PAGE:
Blog #3 The First WTS Retreat!

This weekend has been really fun and productive. One of the highlights was the planning time that I had with my advisor and team member. I liked that we had time to focus un what we needed to work on as a group and the group work time was very useful for us. I am in the Teaching Abenaki and Indigenous History group with Theo and my advisor is Fallon.

Theo and I completed steps 1, 2, part of 3, and 4 in the Sequence for Making a WTS Documentary. We were able to identify the purpose for our documentary; to give teachers the opportunity to include more Indigenous and Abenaki History in their curriculums, and we want to include details from the Eugenics Movement and Current Events such as the fight for recognition.

The specific audience is teachers and school district boards, we want to be able to show our documentary at specific workshops that teachers attend and also are hoping to send it to school board meetings or other outreach programs.

The specific outcome or change that we want to happen is for the teachers to include more detailed and accurate indigenous history in their teaching, and hopefully be able to use our documentary in their classroom too. We had to spend some time thinking about how we would plan for our documentary to be the most successful that it could be, because there are a lot of organizations and resources about our issue already, and we wanted to make sure that we accessed those in order to make our documentary detailed and up to date.

Another thing that went well was our list for possible interviewees. Theo, Fallon and I have multiple connections to people in the Abenaki community, and through my class that I took over the summer (Teaching Abenaki Culture in the Classroom) I had an idea of different singers, poets, and artists that would have a great contribution to our documentary. We also thought that we should think of some teachers that we could interview to give our documentary a different perspective, of teachers who may not be including Abenaki history in their curriculums and why.

Another highlight was when Professor Mittell came to speak with us about how to make the most out of our interviews. He gave us different examples of B-roll, lighting choices, and stylistic perspectives through small clips and interviews. I never knew about the rule of 1/3 ! It was interesting to see how much the narration of the filmmaker could differentiate it from a narration-less documentary, and it made me question what types of voices I wanted to be featured in my documentary.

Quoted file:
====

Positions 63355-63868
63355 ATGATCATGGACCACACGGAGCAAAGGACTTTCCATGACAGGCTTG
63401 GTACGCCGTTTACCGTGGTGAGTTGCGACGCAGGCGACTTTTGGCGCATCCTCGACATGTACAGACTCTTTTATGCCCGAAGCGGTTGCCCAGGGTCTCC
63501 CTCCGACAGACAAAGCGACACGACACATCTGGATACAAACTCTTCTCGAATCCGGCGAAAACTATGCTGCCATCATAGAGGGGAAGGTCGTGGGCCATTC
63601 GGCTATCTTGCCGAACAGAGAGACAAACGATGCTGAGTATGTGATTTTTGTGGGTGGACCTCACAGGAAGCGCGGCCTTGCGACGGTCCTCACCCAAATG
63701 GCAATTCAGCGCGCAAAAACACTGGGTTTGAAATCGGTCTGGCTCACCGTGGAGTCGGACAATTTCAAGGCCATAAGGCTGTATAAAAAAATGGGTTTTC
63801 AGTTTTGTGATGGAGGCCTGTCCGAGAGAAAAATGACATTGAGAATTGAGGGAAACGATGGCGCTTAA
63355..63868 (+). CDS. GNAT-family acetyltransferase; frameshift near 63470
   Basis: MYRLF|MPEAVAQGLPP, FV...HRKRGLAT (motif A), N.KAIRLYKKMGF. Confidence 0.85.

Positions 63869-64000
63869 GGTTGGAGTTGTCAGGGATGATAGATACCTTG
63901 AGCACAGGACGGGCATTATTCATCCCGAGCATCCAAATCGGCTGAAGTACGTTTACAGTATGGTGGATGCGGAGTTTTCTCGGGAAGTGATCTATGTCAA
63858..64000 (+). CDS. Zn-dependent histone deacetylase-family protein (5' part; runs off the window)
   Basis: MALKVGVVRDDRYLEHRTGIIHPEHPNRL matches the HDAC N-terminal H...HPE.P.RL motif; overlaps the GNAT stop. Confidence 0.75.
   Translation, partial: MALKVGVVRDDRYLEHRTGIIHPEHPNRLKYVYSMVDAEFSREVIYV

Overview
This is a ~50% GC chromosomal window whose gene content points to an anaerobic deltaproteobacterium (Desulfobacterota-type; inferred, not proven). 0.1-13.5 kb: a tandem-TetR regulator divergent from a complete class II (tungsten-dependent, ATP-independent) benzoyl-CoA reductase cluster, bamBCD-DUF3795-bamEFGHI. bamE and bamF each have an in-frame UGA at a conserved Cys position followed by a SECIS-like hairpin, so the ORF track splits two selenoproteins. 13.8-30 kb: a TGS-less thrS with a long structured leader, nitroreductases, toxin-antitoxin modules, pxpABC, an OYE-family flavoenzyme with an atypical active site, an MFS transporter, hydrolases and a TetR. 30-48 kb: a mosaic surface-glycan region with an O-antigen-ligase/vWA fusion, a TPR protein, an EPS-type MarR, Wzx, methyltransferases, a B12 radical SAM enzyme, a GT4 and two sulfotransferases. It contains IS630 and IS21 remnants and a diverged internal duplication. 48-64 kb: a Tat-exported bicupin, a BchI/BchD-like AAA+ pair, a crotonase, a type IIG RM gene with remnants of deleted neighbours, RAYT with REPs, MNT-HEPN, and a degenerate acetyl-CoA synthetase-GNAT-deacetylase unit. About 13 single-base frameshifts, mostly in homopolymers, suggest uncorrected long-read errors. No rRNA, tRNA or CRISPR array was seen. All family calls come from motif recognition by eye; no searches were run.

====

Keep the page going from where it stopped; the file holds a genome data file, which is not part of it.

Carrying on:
A struggle that later turned into a highlight for me was learning about all of the new technology. In my last post, I mentioned my nervousness at starting to film because I have had zero experience with this before, but I was really happy that we got to get out film sets and start learning about them on our own. We were able to practice outside and film random stuff, and I learned a lot about how to set up my film camera! Even though I still have lots of questions that I will get answered later on, I am so glad to have my kit now so that I can use it and figure out some thing on my own, and it seems a lot less intimidating now that I have looked at a lot of the materials.

Theo and I have thought out some preparations for our next retreat, and we think that we will be able to keep to our agreements and get a good chunk of work done too. We have planned a meeting time for google hangouts, and we split up the the research that we are going to do initially. During the day we thought about the different aspects of information that we wanted to include in our film, as well as other resources and organizations that we wanted to incorporate.

We have decided that I will focus on books and resources, current political movements, and historical Abenaki events that I learned in my class. Theo will focus on researching other organizations, the current bill that is in the VT legislature about teaching about ethnicity in schools, and the Eugenics movement. Besides these topics we will both be focussing on looking for more people to interview and keeping each other updated along the way.

My image is from unsplash is by Allie Smith.

See you all soon!



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